There’s no doubt that the Ripstick is not a big-air ski specifically designed for the park. You’re not going to get a lot of mileage out of a superpipe. Even so, it does a decent job when it comes to hitting small jumps. The stiffer flex that runs through the tail isn’t the best for this end, but you should be able to switch around in mid-air when performing certain tricks. Not the most playful ski, but there’s still something there.

Price and Value

As with everything else with these skis, the value is about average. The price range is right in the middle compared to both budget and premium models, but the strong construction gives you extra longevity. Intermediate skiers who need a reliable model for different conditions will get a lot out of the Ripstick 96. In contrast, those who like more specialized models won’t. The value comes down to how you most often ride.

What I Like

In my opinion, the biggest draw of the Ripstick 96 is its versatility. These skis have a strength to them that enables them to ride well in numerous conditions. While you’re not getting anything particularly spectacular, more options are never a bad thing. I like skis that don’t put me into one box or force me into one skiing style. These keep things open.

The durability is something I like as well. I’m always a sucker for well-made items out on the slopes. You never know what weather you’re going to encounter, and you never know what beating you might take. The Ripstick 96 gives you a lot of peace of mind by ensuring you can ride, jump, or fall without any lasting damage coming to the pair.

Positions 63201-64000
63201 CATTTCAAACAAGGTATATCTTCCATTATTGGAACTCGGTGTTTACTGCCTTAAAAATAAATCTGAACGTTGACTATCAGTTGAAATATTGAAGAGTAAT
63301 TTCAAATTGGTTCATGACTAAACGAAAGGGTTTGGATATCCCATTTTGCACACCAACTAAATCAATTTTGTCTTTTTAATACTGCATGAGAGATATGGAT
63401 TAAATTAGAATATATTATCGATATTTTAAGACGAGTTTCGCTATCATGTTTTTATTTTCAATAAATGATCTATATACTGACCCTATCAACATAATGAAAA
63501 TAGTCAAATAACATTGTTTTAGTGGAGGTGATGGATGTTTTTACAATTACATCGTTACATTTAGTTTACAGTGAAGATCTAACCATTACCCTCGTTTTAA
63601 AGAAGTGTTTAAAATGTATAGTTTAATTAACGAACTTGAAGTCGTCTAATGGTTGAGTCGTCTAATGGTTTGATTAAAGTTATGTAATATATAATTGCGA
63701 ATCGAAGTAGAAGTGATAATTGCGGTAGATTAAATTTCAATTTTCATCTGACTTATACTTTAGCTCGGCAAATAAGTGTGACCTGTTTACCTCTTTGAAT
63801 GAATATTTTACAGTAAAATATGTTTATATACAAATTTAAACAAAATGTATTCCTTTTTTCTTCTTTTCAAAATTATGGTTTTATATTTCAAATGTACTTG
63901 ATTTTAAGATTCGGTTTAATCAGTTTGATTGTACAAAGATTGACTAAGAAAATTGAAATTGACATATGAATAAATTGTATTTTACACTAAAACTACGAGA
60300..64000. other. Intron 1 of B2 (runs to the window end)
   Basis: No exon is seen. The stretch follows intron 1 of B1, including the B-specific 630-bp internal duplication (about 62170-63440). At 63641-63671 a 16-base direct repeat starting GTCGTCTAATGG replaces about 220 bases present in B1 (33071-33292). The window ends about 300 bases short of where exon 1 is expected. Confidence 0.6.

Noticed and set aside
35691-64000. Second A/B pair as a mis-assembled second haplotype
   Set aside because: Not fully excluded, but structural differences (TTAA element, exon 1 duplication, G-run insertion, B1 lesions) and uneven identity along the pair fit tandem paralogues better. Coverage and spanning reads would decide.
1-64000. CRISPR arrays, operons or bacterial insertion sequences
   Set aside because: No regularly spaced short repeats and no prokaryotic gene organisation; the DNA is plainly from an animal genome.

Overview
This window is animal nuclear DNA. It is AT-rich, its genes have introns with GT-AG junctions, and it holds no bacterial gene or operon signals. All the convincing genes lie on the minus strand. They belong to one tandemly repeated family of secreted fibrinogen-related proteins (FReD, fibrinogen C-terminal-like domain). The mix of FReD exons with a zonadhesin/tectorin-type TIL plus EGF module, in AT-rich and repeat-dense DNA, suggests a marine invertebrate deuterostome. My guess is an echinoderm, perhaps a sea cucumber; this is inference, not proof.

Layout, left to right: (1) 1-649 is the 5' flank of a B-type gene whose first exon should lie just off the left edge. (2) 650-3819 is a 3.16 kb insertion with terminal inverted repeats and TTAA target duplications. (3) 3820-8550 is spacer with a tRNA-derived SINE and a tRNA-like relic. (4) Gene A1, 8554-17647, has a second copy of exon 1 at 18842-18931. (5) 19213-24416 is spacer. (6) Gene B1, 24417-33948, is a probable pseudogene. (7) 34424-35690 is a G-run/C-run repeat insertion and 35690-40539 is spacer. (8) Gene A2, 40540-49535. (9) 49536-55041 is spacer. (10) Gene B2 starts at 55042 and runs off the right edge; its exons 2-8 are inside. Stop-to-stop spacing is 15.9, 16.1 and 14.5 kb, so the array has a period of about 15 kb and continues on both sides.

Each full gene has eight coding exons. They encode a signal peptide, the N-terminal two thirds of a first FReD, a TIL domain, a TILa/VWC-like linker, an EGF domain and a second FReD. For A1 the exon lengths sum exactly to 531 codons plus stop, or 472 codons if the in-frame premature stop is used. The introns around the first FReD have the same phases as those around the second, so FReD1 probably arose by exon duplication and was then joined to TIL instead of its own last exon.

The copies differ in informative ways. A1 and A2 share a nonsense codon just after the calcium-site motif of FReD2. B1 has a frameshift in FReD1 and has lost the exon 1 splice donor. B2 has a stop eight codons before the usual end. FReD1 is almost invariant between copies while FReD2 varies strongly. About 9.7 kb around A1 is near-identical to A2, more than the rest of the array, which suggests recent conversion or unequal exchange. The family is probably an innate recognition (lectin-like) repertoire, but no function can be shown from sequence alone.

What I Dislike

I found the Ripstick’s biggest weakness to be how it performed on crud. The ski just doesn’t have what it takes to push through the tough stuff, and that’s a bit disappointing for something that gives you a decent amount of versatility. This is mainly due to the lightweight design, and it’s not entirely unexpected, but it’s something you should know if you want to try to make it through varied terrain.

The other issue at the core of this ski is the lack of great traits. This won’t be a huge problem for some, but it’s important to know you aren’t getting anything special when it comes to traits when getting this ski. If you want a more premium model that goes above and beyond, this one isn’t it.